To enter the draw, leave a comment naming someone you’d like to see interviewed here. The winner will be randomly chosen and emailed on Friday 26th.

The winner is… Alicia Viera — congratulations!

Many thanks to Blair for conducting the interview, and to Christophe Szpajdel, Lord of the Logos, for taking part.


Thanks so much for interviewing him. As an artist, designer, and a fan of some of the music, I have always loved the band logos… Emperor being a prime example. I particularly admire the symmetry with most of these logos. They also do a great job of somehow conveying the feel of the much of the music as well.

I appreciate what he said about specializing in something you really feel for. As with the music these logos represent, it isn’t something you can fake and have it come across as being accepted by the fans (or with the bands I suppose either!). It’s about remaining true to yourself.

Gmamfb… The 3rd logo down in the left column is not even letters! Just looks like a stylized bst head or some shit. It’s not a good design if it’s illegible! The idea is to promote the band, not confuse their potential fans. You can’t trade “coolness” for function in logo design. Dude would have failed commercial art classes.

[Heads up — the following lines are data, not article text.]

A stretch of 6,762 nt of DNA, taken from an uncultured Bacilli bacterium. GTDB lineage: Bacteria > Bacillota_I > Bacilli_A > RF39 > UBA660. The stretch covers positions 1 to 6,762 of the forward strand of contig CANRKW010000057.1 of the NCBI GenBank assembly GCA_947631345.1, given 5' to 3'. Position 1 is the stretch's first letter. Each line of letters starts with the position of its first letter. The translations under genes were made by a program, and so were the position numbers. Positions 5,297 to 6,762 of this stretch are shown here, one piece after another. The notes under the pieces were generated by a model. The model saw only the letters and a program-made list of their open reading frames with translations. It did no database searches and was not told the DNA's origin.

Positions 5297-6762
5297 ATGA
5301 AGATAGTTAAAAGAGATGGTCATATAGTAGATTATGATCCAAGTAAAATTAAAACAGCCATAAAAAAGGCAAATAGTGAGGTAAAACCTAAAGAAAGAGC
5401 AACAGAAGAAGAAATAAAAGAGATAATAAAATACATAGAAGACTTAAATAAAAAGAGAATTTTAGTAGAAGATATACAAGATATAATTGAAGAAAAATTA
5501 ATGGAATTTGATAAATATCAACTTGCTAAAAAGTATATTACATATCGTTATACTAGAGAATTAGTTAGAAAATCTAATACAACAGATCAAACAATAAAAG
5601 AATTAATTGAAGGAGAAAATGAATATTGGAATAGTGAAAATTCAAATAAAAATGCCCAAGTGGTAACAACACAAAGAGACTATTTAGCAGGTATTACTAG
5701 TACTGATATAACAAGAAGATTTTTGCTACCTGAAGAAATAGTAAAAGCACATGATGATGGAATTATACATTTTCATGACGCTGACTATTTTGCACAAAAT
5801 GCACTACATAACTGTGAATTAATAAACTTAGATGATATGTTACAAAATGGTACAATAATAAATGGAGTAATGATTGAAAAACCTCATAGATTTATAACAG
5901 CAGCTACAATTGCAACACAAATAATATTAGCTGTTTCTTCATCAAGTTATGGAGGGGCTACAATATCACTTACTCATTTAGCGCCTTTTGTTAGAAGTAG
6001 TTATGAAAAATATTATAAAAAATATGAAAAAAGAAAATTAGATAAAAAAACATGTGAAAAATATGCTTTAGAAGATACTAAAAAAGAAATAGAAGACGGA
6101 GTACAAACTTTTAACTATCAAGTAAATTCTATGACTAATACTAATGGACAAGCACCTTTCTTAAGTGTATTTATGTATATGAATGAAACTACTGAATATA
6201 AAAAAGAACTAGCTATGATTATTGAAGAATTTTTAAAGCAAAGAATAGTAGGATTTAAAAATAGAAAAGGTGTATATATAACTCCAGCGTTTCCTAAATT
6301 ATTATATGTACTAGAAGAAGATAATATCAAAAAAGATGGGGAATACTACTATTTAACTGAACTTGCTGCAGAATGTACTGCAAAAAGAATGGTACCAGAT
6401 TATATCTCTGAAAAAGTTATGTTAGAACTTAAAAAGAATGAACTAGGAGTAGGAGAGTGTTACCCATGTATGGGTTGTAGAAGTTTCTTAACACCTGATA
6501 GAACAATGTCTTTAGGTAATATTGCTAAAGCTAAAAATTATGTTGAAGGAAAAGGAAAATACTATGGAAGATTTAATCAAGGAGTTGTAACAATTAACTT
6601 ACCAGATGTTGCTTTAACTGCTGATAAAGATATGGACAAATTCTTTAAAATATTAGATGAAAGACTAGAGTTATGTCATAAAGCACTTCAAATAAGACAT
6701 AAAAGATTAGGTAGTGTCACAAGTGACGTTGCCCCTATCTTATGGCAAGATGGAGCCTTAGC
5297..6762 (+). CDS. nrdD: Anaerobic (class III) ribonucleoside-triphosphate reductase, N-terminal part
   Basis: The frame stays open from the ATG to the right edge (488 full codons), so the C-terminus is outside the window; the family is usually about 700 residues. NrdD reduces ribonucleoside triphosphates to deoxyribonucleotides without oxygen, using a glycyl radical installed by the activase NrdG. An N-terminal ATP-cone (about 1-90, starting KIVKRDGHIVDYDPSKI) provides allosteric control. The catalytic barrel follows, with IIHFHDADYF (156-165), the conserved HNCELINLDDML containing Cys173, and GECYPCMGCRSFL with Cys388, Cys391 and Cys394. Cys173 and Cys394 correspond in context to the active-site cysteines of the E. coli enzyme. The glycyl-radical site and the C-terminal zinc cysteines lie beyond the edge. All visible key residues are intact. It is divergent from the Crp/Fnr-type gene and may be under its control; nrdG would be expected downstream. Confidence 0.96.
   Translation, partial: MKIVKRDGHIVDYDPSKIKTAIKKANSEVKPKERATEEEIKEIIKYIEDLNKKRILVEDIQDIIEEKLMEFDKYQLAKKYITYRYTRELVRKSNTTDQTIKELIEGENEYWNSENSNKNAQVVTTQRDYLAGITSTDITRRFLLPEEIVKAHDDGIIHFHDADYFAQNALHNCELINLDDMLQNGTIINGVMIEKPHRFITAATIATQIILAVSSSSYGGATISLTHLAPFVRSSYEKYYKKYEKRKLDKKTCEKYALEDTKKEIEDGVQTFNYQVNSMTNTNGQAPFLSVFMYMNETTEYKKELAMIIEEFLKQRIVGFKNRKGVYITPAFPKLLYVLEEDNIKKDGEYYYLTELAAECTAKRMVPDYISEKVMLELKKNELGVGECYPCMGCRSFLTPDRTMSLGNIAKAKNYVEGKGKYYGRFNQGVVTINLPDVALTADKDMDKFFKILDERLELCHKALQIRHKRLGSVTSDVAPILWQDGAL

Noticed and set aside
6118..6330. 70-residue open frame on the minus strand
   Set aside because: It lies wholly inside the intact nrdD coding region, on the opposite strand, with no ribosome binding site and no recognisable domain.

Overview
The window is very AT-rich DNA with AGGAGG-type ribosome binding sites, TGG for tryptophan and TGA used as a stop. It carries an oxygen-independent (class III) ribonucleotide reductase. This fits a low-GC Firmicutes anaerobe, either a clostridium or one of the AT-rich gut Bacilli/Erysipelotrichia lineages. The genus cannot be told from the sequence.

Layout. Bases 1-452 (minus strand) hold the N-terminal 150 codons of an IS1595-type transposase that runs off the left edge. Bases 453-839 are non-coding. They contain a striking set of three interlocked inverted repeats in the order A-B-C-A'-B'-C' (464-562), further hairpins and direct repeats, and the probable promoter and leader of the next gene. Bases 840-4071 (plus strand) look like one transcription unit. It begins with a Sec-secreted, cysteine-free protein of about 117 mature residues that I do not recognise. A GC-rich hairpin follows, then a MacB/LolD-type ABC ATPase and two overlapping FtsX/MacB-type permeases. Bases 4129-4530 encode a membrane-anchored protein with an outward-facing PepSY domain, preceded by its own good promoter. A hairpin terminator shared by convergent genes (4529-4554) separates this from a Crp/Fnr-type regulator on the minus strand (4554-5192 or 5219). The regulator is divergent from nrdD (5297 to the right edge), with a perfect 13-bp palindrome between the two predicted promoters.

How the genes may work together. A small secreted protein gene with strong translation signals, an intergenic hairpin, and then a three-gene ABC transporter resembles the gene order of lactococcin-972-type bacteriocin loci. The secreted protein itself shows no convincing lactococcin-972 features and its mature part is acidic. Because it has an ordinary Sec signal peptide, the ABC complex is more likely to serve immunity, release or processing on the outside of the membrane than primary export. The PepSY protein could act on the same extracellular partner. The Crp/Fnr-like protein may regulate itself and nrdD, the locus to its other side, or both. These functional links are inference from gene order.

I’m not good with the names of designers, so how about an interview with me i have created, i don’t know, more or less 5 nice logos.

; )

Great interview! I have always been fascinated by metal or hard-rock band logos and what makes them take the form they do – so this book definitely piques my interest.

As for someone to interview, I would love to see a piece on Chuck Anderson of His work never ceases to amaze & inspire me.

Great interview, great work by Christophe.

With that said, although “appropriate” with the ‘hell’ reference, outing them and labeling them as “clients from hell” was a bit much, no? Sounds like he holds a strong grudge. Maybe I just misread it.